Stuart Hedstrom • May 7, 2018
MILO — On Thursday, May 10 residents of the SAD 41 towns of Atkinson, Brownville, LaGrange and Milo will head to their respective polls to vote on an approximate $2.3 million heating system upgrade and energy efficiency project at the Penquis Valley School.
“This is a project that is a long time in the making,” Superintendent Michael Wright said during a May 2 public information session at the school. “Back in 2011 we put in two new boilers in this complex. Then we wanted to look at what it would cost to upgrade the heating system from steam to hot water.”
Wright said this started a process of looking at the bigger picture for the now 52-year-old facility as well as the other buildings in SAD 41.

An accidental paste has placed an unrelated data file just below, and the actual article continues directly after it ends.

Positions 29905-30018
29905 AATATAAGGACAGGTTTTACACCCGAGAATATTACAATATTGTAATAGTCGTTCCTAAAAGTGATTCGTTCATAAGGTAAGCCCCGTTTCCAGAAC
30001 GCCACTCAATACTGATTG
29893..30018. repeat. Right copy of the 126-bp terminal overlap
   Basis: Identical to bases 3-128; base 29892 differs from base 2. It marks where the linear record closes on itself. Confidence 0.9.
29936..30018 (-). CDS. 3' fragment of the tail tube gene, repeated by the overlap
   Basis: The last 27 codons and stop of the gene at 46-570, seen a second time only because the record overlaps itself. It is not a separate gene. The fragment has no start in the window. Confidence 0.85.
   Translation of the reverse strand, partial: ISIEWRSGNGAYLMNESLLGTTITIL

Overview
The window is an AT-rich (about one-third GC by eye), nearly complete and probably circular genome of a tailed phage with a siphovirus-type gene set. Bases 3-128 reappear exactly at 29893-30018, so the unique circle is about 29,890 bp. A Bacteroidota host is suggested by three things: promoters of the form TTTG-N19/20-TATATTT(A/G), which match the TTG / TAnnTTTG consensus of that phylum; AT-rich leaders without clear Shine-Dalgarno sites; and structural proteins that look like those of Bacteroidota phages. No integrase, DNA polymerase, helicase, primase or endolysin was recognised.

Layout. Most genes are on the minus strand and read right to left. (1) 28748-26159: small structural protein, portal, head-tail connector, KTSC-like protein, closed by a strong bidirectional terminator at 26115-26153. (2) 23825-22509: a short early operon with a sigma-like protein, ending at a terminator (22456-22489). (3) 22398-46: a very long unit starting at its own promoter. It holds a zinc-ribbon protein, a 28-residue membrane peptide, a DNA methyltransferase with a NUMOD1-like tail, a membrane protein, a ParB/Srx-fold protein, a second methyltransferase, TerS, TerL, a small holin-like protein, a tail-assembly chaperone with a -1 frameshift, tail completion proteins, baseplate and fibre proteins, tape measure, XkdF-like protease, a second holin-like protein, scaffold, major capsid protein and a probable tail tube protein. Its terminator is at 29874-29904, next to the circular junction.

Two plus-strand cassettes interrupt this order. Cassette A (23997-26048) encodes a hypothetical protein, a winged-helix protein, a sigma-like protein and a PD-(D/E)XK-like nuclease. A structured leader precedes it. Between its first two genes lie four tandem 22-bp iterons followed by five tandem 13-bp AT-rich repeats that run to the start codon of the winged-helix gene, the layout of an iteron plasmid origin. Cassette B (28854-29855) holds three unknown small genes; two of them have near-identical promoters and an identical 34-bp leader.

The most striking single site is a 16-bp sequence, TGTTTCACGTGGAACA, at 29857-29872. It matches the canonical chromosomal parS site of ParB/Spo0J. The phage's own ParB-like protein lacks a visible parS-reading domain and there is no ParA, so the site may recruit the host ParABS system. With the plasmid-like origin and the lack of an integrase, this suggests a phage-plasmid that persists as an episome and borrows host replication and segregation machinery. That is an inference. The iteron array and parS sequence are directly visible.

“One plan is to make this site, the Penquis site, a K-12 facility, that was about a $10 million local project,” he said. That got tabled and after it was tabled the state opened up new school funding.”
SAD 41 has applied to the Maine Department of Education for approximately $7 million to construct an elementary wing on the Sebec River side of the Penquis campus. “We will know in about a year if there is any possibility of that going forward,” Wright said, saying that in recent years both grades 6 and 5 have moved to the West Main Street complex.
“The heating system here we have been looking at for quite a while,” he said, as the steam system has been in place since 1966. “It might last for a few more years or you could come in some morning during the heating system and be out of commission for a while.”